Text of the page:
Additional principals in New York Shakespeare Festival/Public Theater's summer staging of Twelfth Night in Central Park have been announced, including Morning's at Seven's Christopher Lloyd as Malvolio, Zach Braff of TV's "Scrubs" as Sebastian, Oliver Platt of TV's "The West Wing" as Sir Toby Belch, Jimmy Smits of "L.A. Law" and "NYPD Blue" as Duke Orsino and Kathryn Meisle of Old Money as Olivia.
They join the already announced Julia Stiles as Viola, Kristen Johnston as Maria and Michael Stuhlbarg as Sir Andrew Aguecheek. Brian Kulick directs at the Delacorte Theatre in Central Park.
Meisle has appeared with regularity on New York and regional stages. Her most recent credit was the premiere of Eric Bogosian's Humpty Dumpty at the McCarter Theatre. At Lincoln Center Theater, she acted in Wendy Wasserstein's Old Money and David Hare's Racing Demon. At the Roundabout Theatre Company, she was seen in London Assurance.
Before becoming one of the more busy character actors in films ("Flatliners," "Married to the Mob," "Indecent Proposal," "Bulworth"), Platt performed in such New York plays as Ubu as LCT and Jules Fieffer's Elliot Loves at the Promenade.
Lloyd, known for his television work in "Taxi" and film roles in "Back to the Future" and "Who Framed Roger Rabbit?," recently returned to the Broadway stage in the acclaimed revival of Morning's at Seven. Stuhlbarg and Kulick have worked together before: The latter cast the actor in his Central Park Winter's Tale in 2000. Last season, Stuhlbarg was seen on Broadway in The Invention of Love.
Johnston, lately the bitchiest of the female characters in Broadway's The Women, appeared in Central Park a few seasons back in The Skin of Our Teeth—again as a conniving maid, Sabina. Johnston starred for many years in the sitcom "Third Rock from the Sun," co-starring with John Lithgow, who is now in Broadway's Sweet Smell of Success.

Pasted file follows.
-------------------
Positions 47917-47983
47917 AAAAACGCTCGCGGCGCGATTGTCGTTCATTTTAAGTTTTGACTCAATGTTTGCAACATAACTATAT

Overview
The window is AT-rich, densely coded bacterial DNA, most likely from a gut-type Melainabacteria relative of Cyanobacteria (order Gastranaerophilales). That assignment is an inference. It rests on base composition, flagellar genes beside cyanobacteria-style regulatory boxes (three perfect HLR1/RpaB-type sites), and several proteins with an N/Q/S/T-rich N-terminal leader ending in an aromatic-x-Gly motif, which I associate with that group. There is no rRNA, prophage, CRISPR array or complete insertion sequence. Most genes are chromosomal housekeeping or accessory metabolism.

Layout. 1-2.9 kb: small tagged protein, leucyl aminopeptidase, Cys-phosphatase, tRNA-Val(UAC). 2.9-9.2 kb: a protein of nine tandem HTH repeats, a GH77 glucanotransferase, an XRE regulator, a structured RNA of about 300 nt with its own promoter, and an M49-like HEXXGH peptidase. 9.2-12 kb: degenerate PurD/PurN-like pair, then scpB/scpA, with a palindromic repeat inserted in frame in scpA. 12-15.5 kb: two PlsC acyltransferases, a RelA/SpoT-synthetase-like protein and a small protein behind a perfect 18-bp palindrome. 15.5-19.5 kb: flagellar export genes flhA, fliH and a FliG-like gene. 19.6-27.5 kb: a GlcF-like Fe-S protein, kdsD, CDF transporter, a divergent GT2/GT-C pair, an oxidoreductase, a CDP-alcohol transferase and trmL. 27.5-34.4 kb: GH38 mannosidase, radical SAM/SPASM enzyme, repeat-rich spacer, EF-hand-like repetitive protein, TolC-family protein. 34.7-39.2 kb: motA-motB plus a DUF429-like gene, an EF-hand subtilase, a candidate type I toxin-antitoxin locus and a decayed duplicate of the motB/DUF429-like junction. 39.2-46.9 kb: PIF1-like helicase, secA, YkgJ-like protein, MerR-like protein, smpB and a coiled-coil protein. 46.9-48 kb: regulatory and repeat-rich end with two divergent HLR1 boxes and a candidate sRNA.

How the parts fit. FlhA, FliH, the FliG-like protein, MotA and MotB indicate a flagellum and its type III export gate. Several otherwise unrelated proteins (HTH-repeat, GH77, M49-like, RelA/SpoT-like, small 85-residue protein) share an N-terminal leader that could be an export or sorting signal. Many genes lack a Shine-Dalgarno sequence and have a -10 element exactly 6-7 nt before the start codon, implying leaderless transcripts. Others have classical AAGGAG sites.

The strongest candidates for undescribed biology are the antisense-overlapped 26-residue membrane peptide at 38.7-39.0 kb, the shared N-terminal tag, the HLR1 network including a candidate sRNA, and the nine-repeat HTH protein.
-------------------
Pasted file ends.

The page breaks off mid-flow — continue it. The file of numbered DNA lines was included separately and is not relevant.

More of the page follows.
Stiles made her mark in the 1999 flick "10 Things I Hate About You," a teenage version of The Taming of the Shrew, in which she played the Kate role. The next year, she was Ophelia to Ethan Hawke's Hamlet in Michael Almereyda's high-tech, dystopian version of Hamlet. Then, last year, she played "Desi" in Tim Blake Nelson's contemporary, high school-set look at Othello, called "O."
Stiles is a native New Yorker, born in 1981, and is currently a student at Columbia University, making a season at the Delacorte a convenient and attractive employment prospect.
Stiles follows in the footsteps of Helen Hunt and Mary Elizabeth Mastrantonio, the last two actresses to play Viola in major New York productions.
As reported earlier, instead of the customary two play line-up, the Shakespeare comedy will be The Public's only park offering in 2002. However, the play will have a longer run than usual. In the past, park plays have typically lasted about a month.
Kulick received sunny reviews for his Delacorte A Winter's Tale in 2000. The production featured Keith David, Henry Stram and Jonathan Hadary. Kulick has also staged A Dybbuk and Timon of Athens, among other works, for the nonprofit.
Last year, The Public presented one of the starriest summer line ups in its history. The season began with Measure for Measure, starring Billy Crudup and Joe Morton, directed by Mary Zimmerman, and ended with the headline-making Mike Nichols production of The Seagull. Among the cast were Meryl Streep, Kevin Kline, Christopher Walken, Philip Seymour Hoffman, Natalie Portman and John Goodman.
Variety reported that the Public hopes to stock Twelfth Night with more boldface names. The recipe of stars and Illyria has worked magic for the company in the past. Over a decade ago, the Delacorte saw Michele Pfeiffer, Mary Elizabeth Mastrantonio, Gregory Hines and Jeff Goldblum play Olivia, Viola, Feste and Malvolio, respectively.
More recently, at Lincoln Center Theater, Nicholas Hytner directed Helen Hunt, Kyra Sedgwick, Paul Rudd and Philip Bosco in the comedy.
—By Robert Simonson